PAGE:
Finally doing it like Frank – my way
By Anne Carmichael
As in the lyrics of the song made famous by Frank Sinatra,
And now the end is here
And so I face that final curtain
My friend I’ll make it clear
I’ll state my case, of which I’m certain
In retrospect, for the majority of my seventy years, I’ve tottered back and forth on the brink between conformity and independent thought, in an attempt to merely remain upright on this spinning planet.
I conformed to my parent’s way of thinking for the first eighteen years of my life.
I conformed to my husband’s way of thinking for the next nearly quarter of a century.
I’ve conformed to what the world around me said was en vogue, fashionable, and acceptable. To a degree, I will continue to do so for the remainder of my life.
But in my fortieth year, unwanted, unplanned and unnerving life events forced me to stand alone and dig deeply to discover my inner strengths
Until that time, I never realized that a significant part of who I am at my very core has always been someone who longed to color outside the lines and ‘do it my way’.
As long as I was under my parent’s roof, I outwardly conformed to their way of thinking — at least until I reached the age of accountability and began a hidden rebellion.
The religious beliefs of my parents and generations of ancestors before them became my religious beliefs. I was taken to church every time the doors were opened and when my children came along, we dragged them along and instilled our beliefs in them as well.
The first time I was able to vote, I knew only that my family were staunchly on one side of the aisle and my young husband and his family were firmly seated on the opposite side. I’d never even taken the time to watch the nightly news, so of course, I went along with my husband.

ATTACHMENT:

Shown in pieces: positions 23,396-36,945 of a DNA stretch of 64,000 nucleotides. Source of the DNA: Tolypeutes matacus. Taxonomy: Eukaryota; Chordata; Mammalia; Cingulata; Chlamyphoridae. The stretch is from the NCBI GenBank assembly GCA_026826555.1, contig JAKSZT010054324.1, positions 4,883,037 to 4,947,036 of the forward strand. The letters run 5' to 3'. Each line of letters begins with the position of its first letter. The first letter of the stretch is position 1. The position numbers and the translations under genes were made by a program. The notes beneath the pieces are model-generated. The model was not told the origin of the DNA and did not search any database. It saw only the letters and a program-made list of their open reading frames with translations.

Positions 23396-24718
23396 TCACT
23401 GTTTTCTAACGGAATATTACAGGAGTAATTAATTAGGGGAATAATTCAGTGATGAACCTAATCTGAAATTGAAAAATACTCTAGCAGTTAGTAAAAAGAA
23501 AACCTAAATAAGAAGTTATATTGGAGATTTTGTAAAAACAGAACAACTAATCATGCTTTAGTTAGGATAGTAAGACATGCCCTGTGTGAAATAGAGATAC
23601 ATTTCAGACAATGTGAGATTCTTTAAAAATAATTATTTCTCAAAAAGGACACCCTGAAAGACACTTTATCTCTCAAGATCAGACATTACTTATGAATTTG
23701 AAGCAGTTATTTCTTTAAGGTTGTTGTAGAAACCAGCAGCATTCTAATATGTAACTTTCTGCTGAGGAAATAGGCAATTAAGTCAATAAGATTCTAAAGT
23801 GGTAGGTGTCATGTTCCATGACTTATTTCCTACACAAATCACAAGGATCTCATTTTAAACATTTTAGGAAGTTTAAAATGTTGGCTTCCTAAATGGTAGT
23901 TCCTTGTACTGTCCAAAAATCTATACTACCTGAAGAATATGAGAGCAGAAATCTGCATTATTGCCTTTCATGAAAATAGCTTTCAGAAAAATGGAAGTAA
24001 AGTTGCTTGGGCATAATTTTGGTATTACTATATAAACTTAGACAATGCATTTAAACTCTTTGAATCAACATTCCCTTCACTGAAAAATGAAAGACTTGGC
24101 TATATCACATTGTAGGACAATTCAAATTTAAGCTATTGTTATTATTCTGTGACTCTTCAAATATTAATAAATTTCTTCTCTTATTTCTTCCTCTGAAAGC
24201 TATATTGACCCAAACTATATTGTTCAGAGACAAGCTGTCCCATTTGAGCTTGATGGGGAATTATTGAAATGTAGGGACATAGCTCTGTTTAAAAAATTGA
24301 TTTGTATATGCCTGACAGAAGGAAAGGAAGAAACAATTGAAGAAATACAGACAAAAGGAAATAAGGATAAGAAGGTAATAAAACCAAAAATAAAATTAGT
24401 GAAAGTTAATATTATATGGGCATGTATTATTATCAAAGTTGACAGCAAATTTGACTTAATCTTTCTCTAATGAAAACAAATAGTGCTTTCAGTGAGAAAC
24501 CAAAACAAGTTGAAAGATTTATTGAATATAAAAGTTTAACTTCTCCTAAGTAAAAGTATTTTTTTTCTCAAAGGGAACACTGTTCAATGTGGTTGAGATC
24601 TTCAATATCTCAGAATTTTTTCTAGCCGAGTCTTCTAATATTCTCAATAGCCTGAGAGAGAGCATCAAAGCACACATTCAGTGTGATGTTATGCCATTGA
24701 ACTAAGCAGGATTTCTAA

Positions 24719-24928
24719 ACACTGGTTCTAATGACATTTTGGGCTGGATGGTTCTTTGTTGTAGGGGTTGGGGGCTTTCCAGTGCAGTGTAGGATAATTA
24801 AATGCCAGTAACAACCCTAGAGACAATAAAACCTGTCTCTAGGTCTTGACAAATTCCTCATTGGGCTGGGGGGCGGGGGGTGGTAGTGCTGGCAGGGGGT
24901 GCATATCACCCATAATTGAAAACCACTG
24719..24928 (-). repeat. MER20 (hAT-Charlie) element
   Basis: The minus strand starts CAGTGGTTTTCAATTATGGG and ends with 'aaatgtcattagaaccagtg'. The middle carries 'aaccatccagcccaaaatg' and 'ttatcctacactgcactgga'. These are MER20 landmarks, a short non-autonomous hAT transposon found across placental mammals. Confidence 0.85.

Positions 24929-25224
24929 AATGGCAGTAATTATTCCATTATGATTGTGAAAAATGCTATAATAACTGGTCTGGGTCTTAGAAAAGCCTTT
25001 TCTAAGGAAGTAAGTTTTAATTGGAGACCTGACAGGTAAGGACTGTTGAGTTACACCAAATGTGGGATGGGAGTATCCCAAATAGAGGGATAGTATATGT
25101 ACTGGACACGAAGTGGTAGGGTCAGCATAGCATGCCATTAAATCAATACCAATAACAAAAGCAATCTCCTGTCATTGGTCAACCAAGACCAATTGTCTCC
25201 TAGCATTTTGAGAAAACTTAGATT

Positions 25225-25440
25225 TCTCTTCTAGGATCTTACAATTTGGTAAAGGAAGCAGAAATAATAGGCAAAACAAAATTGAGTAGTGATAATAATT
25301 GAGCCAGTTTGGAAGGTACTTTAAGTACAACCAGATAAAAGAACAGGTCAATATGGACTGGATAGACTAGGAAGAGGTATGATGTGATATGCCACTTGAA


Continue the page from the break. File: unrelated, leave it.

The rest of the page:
Until forced to stand alone, my life has been dictated by what society, environment, and ancestry taught me to think, believe, and do. I suppose that my own moral compass somehow kept me on the straight and narrow and for that I’m grateful, although I will be the first to admit that during my time of self-discovery, I’ve certainly strayed. Again, in Frank’s words:
Regrets, I’ve had a few
But then again too few to mention
I did what I had to do
I saw it through without exemption
Outwardly I guess I appear to be reserved and even a bit uptight, but on the inside, there has always been a fire simmering whose flames were screaming, “Go barefoot. Ditch the cardigans for a tie-dyed broom skirt and peasant blouse.Look at the world through John Lennon’s rose-colored glasses. Stick out that thumb and hitch-hike all the way to Haight-Ashbury”.
If I’ve learned anything these past seventy years, it’s that we never know what life has in store. We can’t foresee the pitfalls or the curves in the road ahead. We can’t even see the edge of the cliff until we’re teetering on the edge.
I was forty when I was forced to find out what I was made of. It took me another thirty years to find my way; but I’m oh so glad that I have.
Even prior to that time, there were inklings that idealism, a creative component, and total freedom of thought were bubbling beneath the surface of my subconscious.
As a teen in the turbulent 1960s, I had strong resistance to the racial beliefs that were prevalent in society and in my own home. I found myself quietly acting out (albeit not speaking out) by refusing to eat where friends with different colored skin could not.
Even while actively attending churches of the same denomination of my youth (and I’m sorry to say, brainwashing my own children with their doctrines), I asked the difficult (and usually unanswered) questions of its leaders.
In the last nearly thirty years of my life, I’ve never quite found the courage to overtly rebel, but I have chosen my own paths and follow them according to what no one other than my own heart tells me is right for me.
You either accept me (warts on all) or you don’t. I’m okay with your choice either way.
I guarantee I won’t always get it right. I will continue to make mistakes. I will say things with which you do not agree and you will certainly say things with which I don’t agree. Vive la différence.
In the end, I love the person I’ve become, and that’s all that matters.
Yes, there were times I’m sure you knew
When I bit off more than I could chew
But through it all, when there was doubt
I ate it up and spit it out…
And did it MY WAY.